The person guilty of the death of actress Ashley Swan is revealed through a series of behind-the-scenes footage from her last and unfinished film "Brother's Keeper", directed by Thomas Grayson.
"Outtake Reel" is another addition to the ever-growing mockumentary subgenre that I happen to appreciate a lot, even though I have gone through some real horseshit to find the good titles. I have also gone through plenty of mockumentaries about making films which I enjoy even more. Again, beyond the shitty ones. "Outtake Reel" certainly doesn't rank among the worst of that kind and for that they should be proud.
It starts off with a man representing "The Ashley Swan Memorial Trust", and he's basicly telling us what we are about to witness. And what exactly is that? It's the footage used in the trial. Basicly, it gets our minds going a bit since now we will be focusing on who kills her and how will she be killed. The footage is exhibits used in the trial, and ultimately only shows the most important bits to the story. While some mockumentaries are just found footage where you can expect a lot of nonsense between the important bits, this footage was intentionally edited together to show the parts we need in the story. And that's good, this movie saves itself by not falling into a trap of nonsense.
As for the story itself, I think it has both good and bad parts. I enjoyed the behind-the-scenes stuff mostly because they managed to make it feel like they were actually making a film except for a few tiny details. I have witnessed some really weak attempts where it's all too clear that the characters in the movie aren't really making a movie, and that they just have tiny bits of a complete story. "Outtake Reel" is vague enough where it needs to be, but still seems to have more to show than what we get to see. That's exactly what's needed.
What I didn't like for with the story is.. well, a bit spoiler-y, so I can't get into it completely. But there are some twists and turns that weren't always for the best. I think scenes like those were needed, but maybe those specific scenes down-graded the rest of the film a little bit. Mostly because I think they made the movie fall into the same trap it seemed to protest against. This is of course a big part of the story but I don't think it made it a bad movie.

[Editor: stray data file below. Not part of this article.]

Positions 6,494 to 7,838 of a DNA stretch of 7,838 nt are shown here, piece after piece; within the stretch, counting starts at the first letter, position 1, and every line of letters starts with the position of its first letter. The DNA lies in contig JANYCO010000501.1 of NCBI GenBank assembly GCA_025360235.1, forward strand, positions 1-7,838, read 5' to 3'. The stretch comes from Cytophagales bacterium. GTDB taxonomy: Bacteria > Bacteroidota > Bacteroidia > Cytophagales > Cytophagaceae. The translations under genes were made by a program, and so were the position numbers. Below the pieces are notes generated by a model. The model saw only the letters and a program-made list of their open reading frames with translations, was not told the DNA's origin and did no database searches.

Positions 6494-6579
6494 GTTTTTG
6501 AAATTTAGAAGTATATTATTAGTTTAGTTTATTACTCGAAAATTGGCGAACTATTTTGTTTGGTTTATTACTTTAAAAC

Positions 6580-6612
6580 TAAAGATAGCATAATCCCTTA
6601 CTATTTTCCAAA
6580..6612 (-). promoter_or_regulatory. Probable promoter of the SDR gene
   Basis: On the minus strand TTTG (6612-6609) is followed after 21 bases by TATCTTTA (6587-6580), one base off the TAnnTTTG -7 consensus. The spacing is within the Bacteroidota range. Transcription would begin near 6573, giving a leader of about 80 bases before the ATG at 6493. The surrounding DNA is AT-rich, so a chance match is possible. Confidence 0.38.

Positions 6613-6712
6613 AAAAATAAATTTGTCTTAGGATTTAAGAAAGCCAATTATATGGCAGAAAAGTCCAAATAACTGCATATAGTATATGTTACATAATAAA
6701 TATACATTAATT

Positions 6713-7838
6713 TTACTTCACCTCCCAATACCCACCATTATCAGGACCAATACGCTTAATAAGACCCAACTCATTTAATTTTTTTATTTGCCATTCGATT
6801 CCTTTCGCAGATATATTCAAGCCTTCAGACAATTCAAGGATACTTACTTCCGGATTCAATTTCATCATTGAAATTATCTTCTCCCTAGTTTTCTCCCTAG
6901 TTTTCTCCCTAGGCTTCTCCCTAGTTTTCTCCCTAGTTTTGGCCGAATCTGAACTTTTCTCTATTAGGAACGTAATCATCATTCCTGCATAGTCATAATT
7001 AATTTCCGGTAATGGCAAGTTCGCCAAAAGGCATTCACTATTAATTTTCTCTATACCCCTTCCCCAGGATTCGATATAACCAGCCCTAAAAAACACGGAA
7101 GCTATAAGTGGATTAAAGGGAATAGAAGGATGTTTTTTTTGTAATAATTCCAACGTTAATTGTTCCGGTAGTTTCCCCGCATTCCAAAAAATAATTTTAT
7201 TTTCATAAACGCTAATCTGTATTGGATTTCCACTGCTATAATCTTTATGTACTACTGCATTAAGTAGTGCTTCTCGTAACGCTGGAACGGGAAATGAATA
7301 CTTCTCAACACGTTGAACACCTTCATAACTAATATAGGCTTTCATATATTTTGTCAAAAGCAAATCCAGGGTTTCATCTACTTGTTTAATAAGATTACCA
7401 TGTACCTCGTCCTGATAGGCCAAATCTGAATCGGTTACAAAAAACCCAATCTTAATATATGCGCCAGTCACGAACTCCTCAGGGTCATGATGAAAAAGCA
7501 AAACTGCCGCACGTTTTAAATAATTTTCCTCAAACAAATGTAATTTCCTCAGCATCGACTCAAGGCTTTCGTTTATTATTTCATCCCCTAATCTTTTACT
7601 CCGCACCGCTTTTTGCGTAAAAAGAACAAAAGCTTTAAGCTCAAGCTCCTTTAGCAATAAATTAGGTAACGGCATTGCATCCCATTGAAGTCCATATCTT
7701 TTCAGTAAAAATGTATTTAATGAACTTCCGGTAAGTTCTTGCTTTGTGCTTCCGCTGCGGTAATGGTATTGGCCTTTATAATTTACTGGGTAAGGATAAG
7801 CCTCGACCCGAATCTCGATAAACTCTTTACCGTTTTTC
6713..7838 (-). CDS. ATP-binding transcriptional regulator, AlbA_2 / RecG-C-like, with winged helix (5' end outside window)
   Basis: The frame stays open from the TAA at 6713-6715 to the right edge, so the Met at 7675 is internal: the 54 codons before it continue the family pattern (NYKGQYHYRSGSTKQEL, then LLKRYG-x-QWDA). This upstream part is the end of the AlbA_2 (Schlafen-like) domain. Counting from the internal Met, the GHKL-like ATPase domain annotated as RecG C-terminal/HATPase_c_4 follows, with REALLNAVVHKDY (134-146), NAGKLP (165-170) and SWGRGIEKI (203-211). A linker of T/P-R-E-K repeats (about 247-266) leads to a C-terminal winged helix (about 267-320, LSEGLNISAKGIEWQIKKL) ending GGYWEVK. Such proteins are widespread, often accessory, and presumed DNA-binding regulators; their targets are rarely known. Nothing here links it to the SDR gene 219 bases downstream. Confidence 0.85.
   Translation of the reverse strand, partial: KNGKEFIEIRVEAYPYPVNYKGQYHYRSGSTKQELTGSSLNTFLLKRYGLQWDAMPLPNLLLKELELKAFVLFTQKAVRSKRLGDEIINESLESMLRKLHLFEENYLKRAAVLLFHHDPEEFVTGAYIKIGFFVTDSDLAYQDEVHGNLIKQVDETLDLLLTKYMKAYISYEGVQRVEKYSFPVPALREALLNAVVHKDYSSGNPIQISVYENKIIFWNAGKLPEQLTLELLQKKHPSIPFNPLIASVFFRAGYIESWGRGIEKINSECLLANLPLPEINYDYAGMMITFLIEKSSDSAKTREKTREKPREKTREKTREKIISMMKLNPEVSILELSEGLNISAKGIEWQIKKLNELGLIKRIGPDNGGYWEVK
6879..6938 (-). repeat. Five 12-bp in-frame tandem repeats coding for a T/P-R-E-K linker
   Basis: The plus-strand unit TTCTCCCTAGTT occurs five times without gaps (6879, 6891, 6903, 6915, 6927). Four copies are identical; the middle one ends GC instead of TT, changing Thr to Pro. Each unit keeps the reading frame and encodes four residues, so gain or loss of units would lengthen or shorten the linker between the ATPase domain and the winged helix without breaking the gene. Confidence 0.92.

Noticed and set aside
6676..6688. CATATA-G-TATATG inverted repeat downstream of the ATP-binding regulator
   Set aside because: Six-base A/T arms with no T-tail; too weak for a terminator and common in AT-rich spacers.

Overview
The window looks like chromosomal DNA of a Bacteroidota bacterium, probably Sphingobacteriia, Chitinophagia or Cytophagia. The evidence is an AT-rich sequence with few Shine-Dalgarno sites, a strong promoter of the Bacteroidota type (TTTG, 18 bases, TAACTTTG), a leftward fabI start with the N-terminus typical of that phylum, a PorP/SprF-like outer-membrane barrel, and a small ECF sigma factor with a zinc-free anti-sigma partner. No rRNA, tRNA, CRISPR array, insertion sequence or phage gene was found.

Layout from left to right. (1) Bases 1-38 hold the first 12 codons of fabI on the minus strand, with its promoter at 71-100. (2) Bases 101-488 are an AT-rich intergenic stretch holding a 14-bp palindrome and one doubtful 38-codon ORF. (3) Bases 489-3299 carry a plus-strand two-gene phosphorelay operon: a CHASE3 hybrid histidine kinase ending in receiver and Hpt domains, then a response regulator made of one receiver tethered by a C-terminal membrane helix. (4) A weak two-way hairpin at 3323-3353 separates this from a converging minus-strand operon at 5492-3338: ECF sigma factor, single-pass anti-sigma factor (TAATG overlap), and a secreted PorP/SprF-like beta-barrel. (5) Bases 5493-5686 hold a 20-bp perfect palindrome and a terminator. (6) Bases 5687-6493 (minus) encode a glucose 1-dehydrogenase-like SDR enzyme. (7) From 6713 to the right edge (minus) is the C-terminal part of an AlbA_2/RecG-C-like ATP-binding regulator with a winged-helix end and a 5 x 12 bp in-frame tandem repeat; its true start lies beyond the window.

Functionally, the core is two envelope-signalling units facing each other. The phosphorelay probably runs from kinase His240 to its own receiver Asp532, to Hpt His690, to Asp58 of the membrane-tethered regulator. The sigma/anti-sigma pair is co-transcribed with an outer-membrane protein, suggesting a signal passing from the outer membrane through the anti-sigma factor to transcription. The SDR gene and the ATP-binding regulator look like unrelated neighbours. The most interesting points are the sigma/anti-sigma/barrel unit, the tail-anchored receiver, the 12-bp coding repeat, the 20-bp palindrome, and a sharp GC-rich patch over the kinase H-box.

It's pretty short and to the point so there's not a lot of time to get bored which is great. The actors also manage to bring a sense of realism to it even when the rest of the movie doesn't give that feel. It's not one of those films who will actually fool you into believing this actually happened and it's hard to say exactly why (ignore the obvious reason that you know it's ficiton - we like to fool ourselves when watching a movie, right?) but at least the main actors are good for such an independent movie. And boy, does that help!
"Outtake Reel" has some rough spots, it's definitely not flawless, but it doesn't resort to silly comedy as I've seen a lot of other films do. This movie even has Lloyd Kaufman in a role where he actually seems to be acting at times! Yes, Lloyd Kaufman ultimately brings you out of the movie a little bit, but I think overall even he plays the serious tone well. This is essentially the driving force behind the movie, I think. That it's an independent movie that wants to remain relatively serious through-out. Definitely an alright movie. I'd like to see what these filmmakers have in store for us in the future!